7917 What to do if the Mac you need is delayed?

What to do if the Mac you need is delayed?


In the run up to last week’s Apple’s Worldwide Developer Conference (WWDC), a concerning problem hit people trying to order new Macs. For some configurations, customers were told they would have to wait until August to get their new machines. Granted, many of these delays involve systems with added memory or storage. But you can’t upgrade many Macs after you buy them, so – for some – this problem is not trivial.

How bad is the problem? Apple’s 14- and 16-in. MacBook Pro laptops, which have been on sale since last fall, are weeks out from delivery. If you order now, you’ll have to wait until at least July 28, and maybe well into August, before the new hardware arrives. Even worse: the base 24-in. iMac, if ordered now, won’t be in hand for “nine to 10 weeks,” according to Apple’s online store. (Higher-end iMacs are available right away, however.)  

Many of the delay reports have come from annoyed consumers. But the on-going backlog has had an outsized impact on education and enterprise customers.

I’ll focus first on how the supply chain problems have affected the education market, because that’s who was the most inconvenienced.

Delays hit education hardest

As anyone who’s worked in education – either K-12 or higher ed – knows, summer break is the only opportunity in the year to replace, refresh, or retire your fleet of computers and tablets. For this reason, the device lifecycle in schools is almost completely built around summer break.

If these delays mean a school can’t buy enough Macs to update its fleet this summer, that school won’t have another opportunity for a full year. Schools don’t have other breaks of much longer than a week in any year — and a week is not a realistic timeframe for doing lifecycle management or upgrades.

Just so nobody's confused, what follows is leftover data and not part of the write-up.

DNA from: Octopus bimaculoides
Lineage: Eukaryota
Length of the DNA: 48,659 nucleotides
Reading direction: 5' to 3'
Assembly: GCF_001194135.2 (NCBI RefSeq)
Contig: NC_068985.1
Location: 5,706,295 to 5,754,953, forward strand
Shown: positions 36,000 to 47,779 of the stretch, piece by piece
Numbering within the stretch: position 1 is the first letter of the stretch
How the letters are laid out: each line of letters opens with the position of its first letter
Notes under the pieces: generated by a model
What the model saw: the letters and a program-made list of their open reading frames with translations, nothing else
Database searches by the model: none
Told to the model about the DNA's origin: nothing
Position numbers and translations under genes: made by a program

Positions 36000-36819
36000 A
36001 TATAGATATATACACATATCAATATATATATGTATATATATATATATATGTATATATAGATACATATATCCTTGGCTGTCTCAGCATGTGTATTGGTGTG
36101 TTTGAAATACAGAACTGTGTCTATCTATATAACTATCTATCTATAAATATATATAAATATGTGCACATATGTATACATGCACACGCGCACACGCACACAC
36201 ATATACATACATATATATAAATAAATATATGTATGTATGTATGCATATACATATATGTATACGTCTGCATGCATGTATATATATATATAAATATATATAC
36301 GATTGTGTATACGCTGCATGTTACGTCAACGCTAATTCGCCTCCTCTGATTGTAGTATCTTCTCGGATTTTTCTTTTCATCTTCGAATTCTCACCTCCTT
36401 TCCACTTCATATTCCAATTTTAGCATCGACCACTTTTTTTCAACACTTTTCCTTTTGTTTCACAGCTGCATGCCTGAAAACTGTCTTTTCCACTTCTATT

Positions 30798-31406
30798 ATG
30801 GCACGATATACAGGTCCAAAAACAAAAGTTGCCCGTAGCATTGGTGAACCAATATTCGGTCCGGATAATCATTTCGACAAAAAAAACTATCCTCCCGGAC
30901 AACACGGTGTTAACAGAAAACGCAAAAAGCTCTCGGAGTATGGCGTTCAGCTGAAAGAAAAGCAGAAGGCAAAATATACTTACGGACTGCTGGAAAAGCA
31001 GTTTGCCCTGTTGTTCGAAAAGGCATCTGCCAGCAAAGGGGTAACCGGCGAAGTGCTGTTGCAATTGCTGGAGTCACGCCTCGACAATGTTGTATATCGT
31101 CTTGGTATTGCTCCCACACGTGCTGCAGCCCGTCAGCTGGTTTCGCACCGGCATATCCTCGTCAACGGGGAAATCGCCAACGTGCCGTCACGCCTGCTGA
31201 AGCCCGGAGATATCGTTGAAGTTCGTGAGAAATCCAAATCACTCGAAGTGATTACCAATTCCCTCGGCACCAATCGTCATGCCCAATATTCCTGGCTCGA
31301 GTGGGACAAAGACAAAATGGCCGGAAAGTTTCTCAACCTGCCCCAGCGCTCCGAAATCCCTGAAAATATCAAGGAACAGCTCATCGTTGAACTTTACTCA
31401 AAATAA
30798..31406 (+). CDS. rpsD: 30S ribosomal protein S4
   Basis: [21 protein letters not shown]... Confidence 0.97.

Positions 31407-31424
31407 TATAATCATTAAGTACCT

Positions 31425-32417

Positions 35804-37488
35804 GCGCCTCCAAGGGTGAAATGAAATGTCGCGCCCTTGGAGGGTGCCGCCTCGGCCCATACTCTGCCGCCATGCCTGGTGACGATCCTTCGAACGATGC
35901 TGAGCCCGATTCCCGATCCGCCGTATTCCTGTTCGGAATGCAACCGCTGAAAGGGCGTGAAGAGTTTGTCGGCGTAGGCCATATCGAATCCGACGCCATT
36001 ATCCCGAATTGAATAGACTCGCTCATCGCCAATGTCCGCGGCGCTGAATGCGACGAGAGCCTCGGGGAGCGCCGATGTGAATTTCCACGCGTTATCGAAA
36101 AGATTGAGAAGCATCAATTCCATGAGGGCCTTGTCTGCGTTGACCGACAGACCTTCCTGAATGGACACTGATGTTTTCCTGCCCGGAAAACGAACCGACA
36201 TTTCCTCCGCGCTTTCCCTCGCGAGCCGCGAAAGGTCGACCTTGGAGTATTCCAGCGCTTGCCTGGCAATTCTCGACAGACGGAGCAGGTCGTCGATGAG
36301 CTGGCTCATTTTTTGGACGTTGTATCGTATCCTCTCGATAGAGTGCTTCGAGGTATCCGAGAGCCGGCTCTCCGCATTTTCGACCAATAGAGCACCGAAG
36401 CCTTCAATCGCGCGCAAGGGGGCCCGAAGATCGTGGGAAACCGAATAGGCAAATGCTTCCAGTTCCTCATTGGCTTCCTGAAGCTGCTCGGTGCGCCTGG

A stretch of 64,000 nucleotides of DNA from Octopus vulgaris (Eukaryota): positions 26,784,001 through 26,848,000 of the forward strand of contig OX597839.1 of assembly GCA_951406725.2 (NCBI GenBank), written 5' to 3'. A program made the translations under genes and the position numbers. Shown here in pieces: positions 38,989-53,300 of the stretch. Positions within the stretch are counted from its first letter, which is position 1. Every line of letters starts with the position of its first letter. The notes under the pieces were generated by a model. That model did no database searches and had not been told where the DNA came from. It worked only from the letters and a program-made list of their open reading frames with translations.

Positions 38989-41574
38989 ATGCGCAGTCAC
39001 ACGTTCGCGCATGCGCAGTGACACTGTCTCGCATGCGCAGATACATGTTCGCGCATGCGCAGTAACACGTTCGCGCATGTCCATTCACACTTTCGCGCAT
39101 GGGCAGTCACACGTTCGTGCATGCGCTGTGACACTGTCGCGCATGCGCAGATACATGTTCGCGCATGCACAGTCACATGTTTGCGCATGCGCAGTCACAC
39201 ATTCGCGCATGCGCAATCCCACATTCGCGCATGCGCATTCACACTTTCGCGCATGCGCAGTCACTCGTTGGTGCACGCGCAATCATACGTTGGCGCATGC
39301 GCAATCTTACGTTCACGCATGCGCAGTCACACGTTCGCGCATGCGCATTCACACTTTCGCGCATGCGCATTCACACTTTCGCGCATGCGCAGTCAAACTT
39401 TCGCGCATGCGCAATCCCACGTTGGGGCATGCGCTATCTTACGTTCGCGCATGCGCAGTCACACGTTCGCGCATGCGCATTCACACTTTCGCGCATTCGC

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Colleges and universities, theoretically, could weather these delays a bit better. The winter break between semesters is often several weeks long. IT teams often use that break to manage big projects such as upgrading technologies, archiving student work, and offering training to faculty and staff. While it’s not ideal to attempt major lifecycle management tasks during that short break it is, at least, possible. I have never done a device lifecycle update during that short break between semesters but, in my days in higher ed, I did manage a complete system refresh across several Mac-specific labs.

Enterprise and small business customers are probably less affected by these delays. Typically, a non-education business can do a full or staged lifecycle update at any point during the year since they don’t have any lengthy breaks in their business operations. But the upcoming release of macOS Ventura, which will drop support for a wide range of Macs as part of Apple’s effort to shift customers to Apple Silicon, changes that calculus somewhat, particularly for companies that are largely or completely Mac based.

What happened at Apple?

One major factor behind the delays of new Macs is the supply chain slowdown thathas affected companies across many industries. However, with Apple unveiling new M2-based MacBooks at WWDC — they won’t be available until July — it may be that Apple is allowing some of its products to become constrained in order to encourage people to purchase these upcoming models.